It would be pretty cool if there were a platform that automated your request to get a paper from an author. I don't know how that would be plausible without hosting the papers though, and I imagine that would get into trouble.
Even if you technically aren’t allowed to share, that has NEVER stopped someone from sharing in my career. The only time I’ve had trouble with people sharing is if I ask for code to reproduce what they published. That usually is met with silence.
SIESTA (icmab.es/siesta) is now open too, I note. That's the team I used to work alongside.
Although I agree with this sentiment, I think that if this was a requirement we would not get much more code but much less papers.
The trouble being that those "specific implementation details" are typically non-obvious and absolutely crucial to getting the system described to work at all. For instance, as far as I know, nobody's managed to implement a WaveNet that sounds anything like as good as Google's samples. Neural Turing Machines - published three years ago - were so finicky that someone actually figuring out how to implement the damn thing and have it actually work as described was enough to warrant a paper of its own (Implementing Neural Turing Machines, https://arxiv.org/pdf/1807.08518.pdf). Not to mention how hard it is to iterate on failed replications when you aren't blessed with ten thousand Nvidia Teslas and custom tensor ASICs and have to wait eternities for models to train. At this point, I think most of the community just kind of looks at their papers, sighs in jealousy, and moves on.
I work in an university, but in close collaboration with industrial companies. We use models that we explain with detail in our papers, so that other researchers can write their own implementations and maybe confirm or disprove our results. But we do not make the code available.
This is what I see, that does not mean I think it is the best approach. I would really like to release all the code I write. It would make research advance faster, and I do not think that it would harm the company who pays for my work in any way.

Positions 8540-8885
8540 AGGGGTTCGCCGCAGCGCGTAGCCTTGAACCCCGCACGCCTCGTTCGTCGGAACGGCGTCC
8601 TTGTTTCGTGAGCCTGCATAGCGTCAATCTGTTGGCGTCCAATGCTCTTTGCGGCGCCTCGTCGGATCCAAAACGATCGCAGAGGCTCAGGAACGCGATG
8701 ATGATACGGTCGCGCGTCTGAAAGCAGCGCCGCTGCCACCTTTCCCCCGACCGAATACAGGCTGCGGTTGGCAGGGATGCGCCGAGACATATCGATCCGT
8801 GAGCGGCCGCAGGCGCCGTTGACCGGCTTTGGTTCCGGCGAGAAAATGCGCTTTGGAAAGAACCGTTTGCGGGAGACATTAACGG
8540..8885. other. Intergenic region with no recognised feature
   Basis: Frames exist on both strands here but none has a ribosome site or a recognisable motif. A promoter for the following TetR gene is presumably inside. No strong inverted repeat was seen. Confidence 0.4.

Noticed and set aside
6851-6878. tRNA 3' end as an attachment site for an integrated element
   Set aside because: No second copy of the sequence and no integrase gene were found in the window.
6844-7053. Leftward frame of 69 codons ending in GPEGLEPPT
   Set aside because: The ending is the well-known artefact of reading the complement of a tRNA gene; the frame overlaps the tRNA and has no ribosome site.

But they pay, and they have strict policies. At least they allow me to share most of my code with other researches in a personal basis and write papers about it. I am quite sure that, if to publish papers I had to always share the code, they would just directly hire me or someone else to do it and there would be no papers at all.
9 times out of 10 they have a mirror of the PDF.
What do you think is the difference between a pre-print and the published version? Let me tell you - it's zero difference except for the page number is added.
On the other hand, all of the instances I'm aware of, the authors can send out copies of the paper after reviewing changes; i.e. the same content that will be (or was) published. It may or may not have the same formatting, but it's the same text.
Re: your latter case, yes. I suspect that automating this process will likely lead to worse consequences (sharing papers via email is something that everyone-knows-that-everyone-does kinda thing, even if it may not be "fully legal"—whatever that means), but setting up infrastructure to share your papers (even with approval) is likely to be met with some amount of resistance and probably not-greatly-worded letters from publishers.
To be fair, a good chunk of useful publishers (not all... I'm looking at you, Cell) are moving to allow reviewed articles on authors' websites, but almost all journals allow preprints to be available on open sites (and be submitted for review).
1. Pre-review, pre-print: i.e. the journal had no part in the paper up to this point
2. Post-print: Changes have been made to satisfy the reviewers' comments. Contains all the final content that will be published
3. Publisher's version: The publisher has done copy-editing (layout changes), and probably adjusted it to fit whatever style their journal is.
You can check the rules for most publications here: http://www.sherpa.ac.uk/romeo/index.php